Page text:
Emerging/Emergent -- What's the Church Coming too?

There are new voices emanating from the church -- some on the Evangelical side and some on the so-called "Mainline" side. We call this emerging or emergent, though what and who that is one can't easily defined.

Tony Jones is Coordinator of Emergent Village -- he's at least to some degree Evangelical and he talks about Emerging Church stuff. Marcus Borg also talks about emerging Christianity. The word is the same, but the meaning may not.

I just finished listening (finally) to the Emergent Conversation at the recent AAR meeting that included Tony, Diana Butler Bass and Scot McKnight. You can find the podcasts at the Emergent Village site. Here is the link for part 1. There were some fireworks -- but nothing like Obama and Clinton last night -- over the Mainline and its future. Tony doesn't have much faith in our survival, but Diana begs to differ. He's right in parts, but I think Diana has the best insights on this.

The Emergent Movement (Conversation) is an intriguing one. It's spokespersons are relatively young -- about a decade or more behind me. They're mostly young, white, male. They've emerged from Evangelicalism (like I have) but where they'll end up who knows.
Tony Jones has a new book coming out with the title The New Christians. That's an audacious title, but the question will be -- what's new about it? I've not read it, but I asked Mike Leaptrott to review it for the March issue of my journal -- Sharing the Practice . Mike has done what I've asked and posted a version of it on his blog -- Progression of Faith.
Here is an excerpt focusing on the relationship of Emergent to more Progressive theologians/biblical scholars:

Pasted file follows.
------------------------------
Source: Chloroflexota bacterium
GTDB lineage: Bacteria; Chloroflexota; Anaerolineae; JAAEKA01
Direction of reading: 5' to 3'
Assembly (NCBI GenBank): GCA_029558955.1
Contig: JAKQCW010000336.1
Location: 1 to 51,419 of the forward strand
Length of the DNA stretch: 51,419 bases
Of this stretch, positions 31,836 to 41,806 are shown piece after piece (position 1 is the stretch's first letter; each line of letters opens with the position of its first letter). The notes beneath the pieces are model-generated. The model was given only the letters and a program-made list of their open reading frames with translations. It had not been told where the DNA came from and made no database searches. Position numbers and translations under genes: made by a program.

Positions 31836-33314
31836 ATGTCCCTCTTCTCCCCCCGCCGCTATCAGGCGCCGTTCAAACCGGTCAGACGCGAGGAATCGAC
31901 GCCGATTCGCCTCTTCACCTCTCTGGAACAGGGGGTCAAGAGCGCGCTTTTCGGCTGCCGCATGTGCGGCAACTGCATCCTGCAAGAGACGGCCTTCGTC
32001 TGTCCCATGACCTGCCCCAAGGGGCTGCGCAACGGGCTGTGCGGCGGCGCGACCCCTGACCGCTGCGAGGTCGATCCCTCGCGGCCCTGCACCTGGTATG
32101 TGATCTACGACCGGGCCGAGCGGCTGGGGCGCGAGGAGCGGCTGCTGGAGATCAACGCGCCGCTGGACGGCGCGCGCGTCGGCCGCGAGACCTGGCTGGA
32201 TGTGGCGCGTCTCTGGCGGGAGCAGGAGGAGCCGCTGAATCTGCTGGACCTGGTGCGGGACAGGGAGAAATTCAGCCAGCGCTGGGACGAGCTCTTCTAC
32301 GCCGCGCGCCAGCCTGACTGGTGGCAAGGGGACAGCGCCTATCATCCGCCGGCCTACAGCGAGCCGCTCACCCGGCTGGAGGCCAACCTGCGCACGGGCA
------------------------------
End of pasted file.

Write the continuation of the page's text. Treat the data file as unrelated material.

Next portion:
I suspect that this Emergent conversation may be the first glimpse into modern mainline theology for many Evangelicals. It might be fair to suggest that these young Evangelicals are just now catching up with scholars like Marcus Borg, John Dominic Crossan, and Walter Brueggemann who have been willing to tackle tough theological questions and create dialogue for a long time. There is ample evidence of that trend. His friend and fellow Emergent author Brian McLaren, credits both Brueggemann and Crossan in his latest book “Everything Must Change”. However, Tony Jones is a bit critical of these scholars. He suggests that Borg, in particular, has missed the mark by rejecting orthodox beliefs in the resurrection and interpreting the bible’s miraculous stories as symbolic parables. (p.148, p.156) I feel Tony might have been too quick to make that judgment. Mainline scholars have long been the champions of fresh theological perspectives and he might be overlooking some worthwhile advocates in the journey ahead.

It looks like an interesting book, and it's a conversation we need to have. The questions I'd like to see answered, questions raised by Diana at the AAR event, but never really answered are two:
1. What is Emergent emerging from?
2. To what is Emergent emerging?
Tony said in the podcast that once they claim to have reached the point of having "emerged" then the movement is over. That is likely true, but . . .


Mike L. said…

I'm a bit confused by these movements right now. I just attended a "emerging" event with 1000 aging mainliners and I loved it. In 2 weeks I'll be attending an "Emergent" event with Brain McLaren. I spoke with Tony Jones last week about the differences and unfortunately our conversation sounded much like the spat he had with Diana Butler Bass. I felt strange being in the odd position of defending mainliners.

His criticism of rigid mainline structure and tradition is well founded. However, I'm not sure why he attacked the theology. That seems to me to be one of the things they do well.

There are problems with all sides but there is so much value to be gleaned from all these movements. I'm excited about the future of Christianity.
tony said…
Thanks for giving some attention to my book, Bob. I'll be interested to hear your thoughts once you get a chance to read it. In the book, I've been pretty explicit about what I'm emerging from (and for me, it's the mainline, not evangelicalism). What we're emerging to...? God only knows...
roy said…
abou6t a week ago C. Wess Daniels posted a good piece on typology of the emerging church at http://gatheringinlight.com/2008/01/13/the-four-models-of-emerging-churches/
it & the comments are worth a read...

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